Our row garden measures 20’ x 60’, which is about twice what I had in Salt Lake City. Bigger yet seems like a good idea now, indoors in the comfort of my writing chair, but establishing a first year garden of that size took all the energy I could throw at it last summer. We might expand it after we have the bindweed, irrigation and soil development management all under control. Eleven 30” beds, each 20’ long, produced over 100 lbs of tomatoes, more greens than we could eat, potatoes that we haven’t had time to dig, but likely 50 lbs, a couple dozen buttercup squashes, and our first crop of grain corn.
I have wanted to try a three sisters garden for years and years but never had the space for it. The three sisters refers to corn, squash and beans, said to be traditionally planted by native Americans together as a polyculture, where each plant gains something from the association. Beans grow up cornstalks while fixing nitrogen in the soil for the other crops; huge squash leaves shade the soil and the prickly vines protect the corn from raccoons. I have read that southwestern people added a fourth crop, rocky mountain bee plant or cleome, to attract pollinators. Traditional sisters polyculture in the form of milpas would have included even more useful plants here and there as opportunity arose. Corn is wind pollinated, which means it sets kernels better if you can plant in blocks rather than one long row. So a three sisters experiment needs a certain amount of contiguous space.
I ignored all the recommendations to build up mounds for the corn and squash. In our dry climate, it’s a constant battle to keep the soil moist enough to germinate seeds, so I borrowed another traditional technique from pueblo cultures, the waffle garden. In three adjacent beds, I dug shallow squares almost the width of the bed and a foot long, maybe an inch or two deep. I planted 4 corn seeds in each waffle depression, which I then filled with water. These low spots stayed damp much longer than the rest of the bed, ensuring better germination. I ended up making 24 planting zones that I later thinned to contain 2 or 3 corn plants.
Time got away from me and I didn’t get the squashes or beans in at the proper time, about 2 weeks after the corn goes in, and I wanted to grow R’s favorite dry bean, the yellow eye, which turns out to be a bush rather than a pole bean. This is a problem, because the bean plant has to grow above the rampant squash to get its share of sunlight. We didn’t get more than a cup of beans out of the entire plot.
Since this is a new growing climate for us, I wasn’t sure which varieties of squash would do well here. Our favorite is the butternut, but that requires a 105 day growing season, which is marginal here. I ended up trying three kinds: a bush butternut, Burpee’s buttercup, and a variety called Uncle David’s Dakota Dessert Winter Squash. The butternut could not compete with the buttercups, which sent vines 20’ or more. If any raccoons got over the fence, they never made it through the 2’ high tangle of scratchy squashes. Yes, we are overloaded on squashes, over 20 came out of those three beds, all buttercups, although the vines got so tangled I can’t tell which came from which test plant.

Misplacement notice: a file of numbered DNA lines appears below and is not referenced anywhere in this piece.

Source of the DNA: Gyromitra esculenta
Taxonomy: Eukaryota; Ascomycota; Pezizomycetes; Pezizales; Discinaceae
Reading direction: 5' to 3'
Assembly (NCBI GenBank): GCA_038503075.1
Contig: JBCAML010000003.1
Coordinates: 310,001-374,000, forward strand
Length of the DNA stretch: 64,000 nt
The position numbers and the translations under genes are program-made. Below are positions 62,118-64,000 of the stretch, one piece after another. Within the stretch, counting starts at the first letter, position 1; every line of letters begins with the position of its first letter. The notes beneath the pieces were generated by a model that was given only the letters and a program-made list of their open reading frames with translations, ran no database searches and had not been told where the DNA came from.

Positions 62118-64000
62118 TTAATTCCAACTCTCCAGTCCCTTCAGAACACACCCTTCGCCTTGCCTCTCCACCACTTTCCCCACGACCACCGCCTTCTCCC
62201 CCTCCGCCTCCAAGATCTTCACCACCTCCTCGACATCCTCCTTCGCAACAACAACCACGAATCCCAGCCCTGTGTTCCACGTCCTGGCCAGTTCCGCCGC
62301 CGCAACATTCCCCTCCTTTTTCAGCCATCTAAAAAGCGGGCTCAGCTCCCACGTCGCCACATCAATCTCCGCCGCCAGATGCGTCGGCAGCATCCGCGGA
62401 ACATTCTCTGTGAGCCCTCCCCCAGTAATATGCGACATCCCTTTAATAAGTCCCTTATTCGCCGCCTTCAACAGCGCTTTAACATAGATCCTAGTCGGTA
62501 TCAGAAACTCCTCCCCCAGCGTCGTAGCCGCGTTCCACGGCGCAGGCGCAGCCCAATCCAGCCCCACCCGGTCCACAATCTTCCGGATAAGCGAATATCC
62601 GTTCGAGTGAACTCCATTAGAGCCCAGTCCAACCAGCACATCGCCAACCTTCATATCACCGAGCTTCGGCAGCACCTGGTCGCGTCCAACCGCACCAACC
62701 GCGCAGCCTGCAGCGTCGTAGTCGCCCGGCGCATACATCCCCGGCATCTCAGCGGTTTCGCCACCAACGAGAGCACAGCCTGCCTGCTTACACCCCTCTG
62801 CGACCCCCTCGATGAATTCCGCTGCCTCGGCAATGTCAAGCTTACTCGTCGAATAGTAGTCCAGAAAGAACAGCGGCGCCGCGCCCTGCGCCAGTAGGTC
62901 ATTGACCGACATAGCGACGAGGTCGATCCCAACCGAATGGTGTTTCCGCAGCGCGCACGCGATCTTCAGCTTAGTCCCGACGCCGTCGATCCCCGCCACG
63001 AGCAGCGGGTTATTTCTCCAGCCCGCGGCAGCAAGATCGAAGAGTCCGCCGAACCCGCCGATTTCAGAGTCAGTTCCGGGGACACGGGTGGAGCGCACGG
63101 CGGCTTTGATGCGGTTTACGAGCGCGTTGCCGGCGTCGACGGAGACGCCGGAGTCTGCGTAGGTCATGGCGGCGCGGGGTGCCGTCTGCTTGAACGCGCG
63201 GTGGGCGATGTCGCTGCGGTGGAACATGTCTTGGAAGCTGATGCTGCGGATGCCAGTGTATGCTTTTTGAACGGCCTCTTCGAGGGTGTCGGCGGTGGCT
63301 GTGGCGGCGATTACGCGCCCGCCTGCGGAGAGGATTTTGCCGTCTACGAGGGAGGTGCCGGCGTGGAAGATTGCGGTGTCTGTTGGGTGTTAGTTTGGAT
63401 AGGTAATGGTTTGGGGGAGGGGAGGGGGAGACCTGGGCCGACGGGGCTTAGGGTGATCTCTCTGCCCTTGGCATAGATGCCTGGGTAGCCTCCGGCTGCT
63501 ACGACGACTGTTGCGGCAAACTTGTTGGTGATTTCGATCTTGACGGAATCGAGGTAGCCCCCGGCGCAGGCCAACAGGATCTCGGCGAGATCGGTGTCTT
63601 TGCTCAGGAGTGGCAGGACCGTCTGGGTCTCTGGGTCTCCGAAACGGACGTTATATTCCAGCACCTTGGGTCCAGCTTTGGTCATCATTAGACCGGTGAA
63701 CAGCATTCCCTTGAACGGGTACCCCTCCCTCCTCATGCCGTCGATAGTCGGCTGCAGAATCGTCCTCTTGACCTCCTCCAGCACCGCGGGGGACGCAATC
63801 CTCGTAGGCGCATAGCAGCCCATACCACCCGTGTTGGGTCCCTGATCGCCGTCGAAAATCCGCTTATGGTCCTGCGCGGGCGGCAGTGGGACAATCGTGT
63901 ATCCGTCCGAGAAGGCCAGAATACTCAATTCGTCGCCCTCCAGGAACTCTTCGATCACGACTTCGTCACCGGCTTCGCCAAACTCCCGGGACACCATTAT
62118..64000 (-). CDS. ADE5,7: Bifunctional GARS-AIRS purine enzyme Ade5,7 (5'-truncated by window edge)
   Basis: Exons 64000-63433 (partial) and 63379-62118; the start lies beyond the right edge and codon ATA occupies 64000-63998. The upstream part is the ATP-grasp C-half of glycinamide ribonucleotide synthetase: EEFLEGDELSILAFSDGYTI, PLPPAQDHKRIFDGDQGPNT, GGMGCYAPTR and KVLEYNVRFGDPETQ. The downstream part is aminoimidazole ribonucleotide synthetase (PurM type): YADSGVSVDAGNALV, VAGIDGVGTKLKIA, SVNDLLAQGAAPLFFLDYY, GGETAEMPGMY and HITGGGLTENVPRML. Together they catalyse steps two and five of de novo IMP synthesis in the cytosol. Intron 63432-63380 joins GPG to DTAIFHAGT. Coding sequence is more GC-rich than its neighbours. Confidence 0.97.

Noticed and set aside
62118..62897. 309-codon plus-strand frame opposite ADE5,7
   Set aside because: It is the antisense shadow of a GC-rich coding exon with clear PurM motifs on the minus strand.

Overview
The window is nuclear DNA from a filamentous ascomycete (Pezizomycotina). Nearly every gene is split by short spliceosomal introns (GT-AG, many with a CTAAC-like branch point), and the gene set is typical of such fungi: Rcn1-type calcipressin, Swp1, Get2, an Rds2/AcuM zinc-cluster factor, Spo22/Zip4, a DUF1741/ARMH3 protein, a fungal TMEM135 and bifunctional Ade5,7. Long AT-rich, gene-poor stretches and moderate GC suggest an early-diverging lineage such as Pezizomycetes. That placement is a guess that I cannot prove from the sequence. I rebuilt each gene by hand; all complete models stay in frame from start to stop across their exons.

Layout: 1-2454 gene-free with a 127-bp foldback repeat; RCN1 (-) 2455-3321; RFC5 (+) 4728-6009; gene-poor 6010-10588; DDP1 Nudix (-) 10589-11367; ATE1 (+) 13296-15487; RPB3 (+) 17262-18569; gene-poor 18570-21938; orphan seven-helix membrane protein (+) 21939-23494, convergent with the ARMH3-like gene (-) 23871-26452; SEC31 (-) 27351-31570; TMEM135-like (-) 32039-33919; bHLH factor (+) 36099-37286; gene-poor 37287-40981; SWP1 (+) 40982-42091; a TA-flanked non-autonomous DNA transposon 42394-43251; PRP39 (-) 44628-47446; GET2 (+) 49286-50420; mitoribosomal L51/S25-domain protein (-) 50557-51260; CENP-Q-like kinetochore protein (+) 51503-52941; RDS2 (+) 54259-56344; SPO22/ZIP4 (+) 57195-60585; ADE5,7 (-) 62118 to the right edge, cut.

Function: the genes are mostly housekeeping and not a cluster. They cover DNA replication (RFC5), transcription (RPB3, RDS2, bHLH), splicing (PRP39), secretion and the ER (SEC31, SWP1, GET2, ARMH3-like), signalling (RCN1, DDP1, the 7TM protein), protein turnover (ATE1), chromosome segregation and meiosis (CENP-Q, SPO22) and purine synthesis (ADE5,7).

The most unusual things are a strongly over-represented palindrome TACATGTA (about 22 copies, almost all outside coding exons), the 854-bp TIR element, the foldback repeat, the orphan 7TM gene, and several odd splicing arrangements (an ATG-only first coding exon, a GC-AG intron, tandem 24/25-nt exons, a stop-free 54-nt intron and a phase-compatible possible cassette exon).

As for the corn, whoa! First of all, no one mentioned that this is one of the most beautifully colorful plants ever grown in a garden. The leaves had streaks of yellow, the silks were various shades from tan to carmine red. I would grow Painted Mountain Corn just for its ornamental value. We lost a few stalks to a typically out-of-control Torrey windy day, an odd one from the east, the kind of gale that blows the apple saplings sideways. Some I stood back up and they went on just fine. Otherwise, I waited until the corn stalks rustled in the wind, then harvested 60 ears back on September 22, or 127 days after the planting date (we could have got them in earlier, but with all the rain we had in the first part of the month it seemed better to let them dry on the stalk as long as we could). We dried them in the house until November 4. I grabbed one to see how hard shelling by hand might be. Some of the ears, the kernels practically fell off, others wouldn’t budge. We tried a kitchen knife, various wrenches, but what worked best was a pipe flaring tool R had from home repairs a kabillion years ago. It took both of us about 45 minutes to shell a gallon of seed from the lesser ears. I set aside the ears I wanted to save seed from, and we shelled those separately. The yield was about a 5 quarts of shelled corn.